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Yes, we do need to get into the semantics of this right now. What is the definition of a good film? Is the definition the same for every genre? What qualifies as a horror film? I have had this discussion back and forth with Efrit and we inevitably draw the same conclusion: film is art, art is subjective, therefore the true definition of a "good" horror film is dependent on one's own perspective. As we have strained to pick the right films for our lists (hopefully to be posted this coming week), we have tried to narrow down our choices via criteria that make it as personal yet objective as possible. Blending subjectivity and objectivity together is difficult, but often the critique of art (and thereby film) is exactly that.

So what defines a good film to Efrit and I? It ranges slightly. As we will discuss in more detail in our lists that will be posted here and on our sister site,, there are certain objective goals of film to make them "good". There has to be a good plot, writing, acting, and effects (yes, effects come into play...especially when you include make-up, costume, and scene design. A drama set in the 1960's that doesn't look like the 1960's becomes rubbish). But the criteria necessary for reaching these goals varies.

Educated film critics will tell you a film must follow a set path in order to tell a story. These same critics laud films that break a fork in the path. This is because, while there is a schematic that can be followed to produce a good story, it is not the only way to produce a good story. In fact, breaking the mold and exercising some courage is how some of our film "standards" were established today.

So what makes a horror film? This is the other question that must be answered in order to produce a coherent top 5 list. While the classification of a film should be a little more cut-and-dry than what makes a film good, Efrit and I have argued on multiple occasions on just how far the hands of horror reach. We both can be more loosely accepting of certain films. This is because of the methods and atmosphere used, the plot's progression, and the impact the film has on its audience.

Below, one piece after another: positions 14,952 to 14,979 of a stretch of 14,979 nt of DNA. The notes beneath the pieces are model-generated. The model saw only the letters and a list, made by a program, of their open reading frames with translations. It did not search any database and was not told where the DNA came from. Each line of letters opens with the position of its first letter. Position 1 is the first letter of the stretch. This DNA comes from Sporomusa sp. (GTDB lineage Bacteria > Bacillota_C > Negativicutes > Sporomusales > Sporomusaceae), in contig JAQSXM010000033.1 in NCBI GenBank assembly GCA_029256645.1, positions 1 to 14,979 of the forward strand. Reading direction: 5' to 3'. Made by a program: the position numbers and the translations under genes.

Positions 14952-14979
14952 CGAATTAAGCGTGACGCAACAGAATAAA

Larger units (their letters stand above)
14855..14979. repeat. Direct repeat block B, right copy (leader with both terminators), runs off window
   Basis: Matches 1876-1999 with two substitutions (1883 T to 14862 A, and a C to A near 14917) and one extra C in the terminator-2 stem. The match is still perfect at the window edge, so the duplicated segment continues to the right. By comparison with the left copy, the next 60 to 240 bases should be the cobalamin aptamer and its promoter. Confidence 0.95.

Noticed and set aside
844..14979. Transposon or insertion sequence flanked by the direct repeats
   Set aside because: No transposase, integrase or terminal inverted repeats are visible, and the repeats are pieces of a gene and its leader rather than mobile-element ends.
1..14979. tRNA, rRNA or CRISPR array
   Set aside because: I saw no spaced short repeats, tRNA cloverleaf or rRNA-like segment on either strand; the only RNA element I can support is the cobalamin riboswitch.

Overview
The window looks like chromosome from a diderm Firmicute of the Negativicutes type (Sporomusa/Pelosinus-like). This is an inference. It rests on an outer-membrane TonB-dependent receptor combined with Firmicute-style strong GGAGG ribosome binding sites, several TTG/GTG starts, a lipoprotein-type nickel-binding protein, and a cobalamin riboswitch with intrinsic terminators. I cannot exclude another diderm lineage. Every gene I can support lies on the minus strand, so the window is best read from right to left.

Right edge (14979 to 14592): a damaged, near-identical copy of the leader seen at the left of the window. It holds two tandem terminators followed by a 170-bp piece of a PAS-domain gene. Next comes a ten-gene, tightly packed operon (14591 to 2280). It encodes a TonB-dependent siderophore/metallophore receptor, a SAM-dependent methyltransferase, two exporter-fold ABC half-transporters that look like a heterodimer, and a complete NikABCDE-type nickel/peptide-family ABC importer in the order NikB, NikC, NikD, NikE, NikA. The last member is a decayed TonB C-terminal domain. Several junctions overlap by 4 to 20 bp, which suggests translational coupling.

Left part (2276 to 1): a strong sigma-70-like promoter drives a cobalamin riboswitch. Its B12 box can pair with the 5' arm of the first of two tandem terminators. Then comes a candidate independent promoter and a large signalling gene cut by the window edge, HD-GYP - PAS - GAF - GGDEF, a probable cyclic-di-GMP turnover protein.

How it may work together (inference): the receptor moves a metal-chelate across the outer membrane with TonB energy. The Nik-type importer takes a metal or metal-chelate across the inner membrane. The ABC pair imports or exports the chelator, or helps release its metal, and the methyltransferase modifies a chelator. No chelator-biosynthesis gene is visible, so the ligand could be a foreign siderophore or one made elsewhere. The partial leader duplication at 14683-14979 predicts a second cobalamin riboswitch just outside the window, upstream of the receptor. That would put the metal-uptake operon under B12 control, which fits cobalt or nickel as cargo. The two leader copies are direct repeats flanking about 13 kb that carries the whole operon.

Frankly, I don't care if a film is classified as horror by some Ebert wannabe (sorry, Efrit) or not. I don't even care if the director himself comes out and says he didn't intend for the film to be of the horror persuasion. The caveat of "thriller" is overused. The thriller genre has its toes dipped in the horror pool more often than by-the-book critics are willing to admit. It often uses motifs and themes common in the horror genre to drive the story. Yet, because of its subtlety, sometimes to make it more approachable to a wider audience, horror films teeter on the cusp of genres. I don't think this should deter one from declaring one of their favorite thriller films as horror. It is about the film's impact on you.

Horror's sister genre, thriller, has muddied the waters on the definition. But rather than exclude fantastic films due to "semantics", we would rather keep an open mind to our surrounding genres to truly get the full breadth of good horror films displayed. Treat this as an introduction, a preview of sorts for our list. While you may see some films you expect, there will certainly be a couple you don't, so stay tuned for that!

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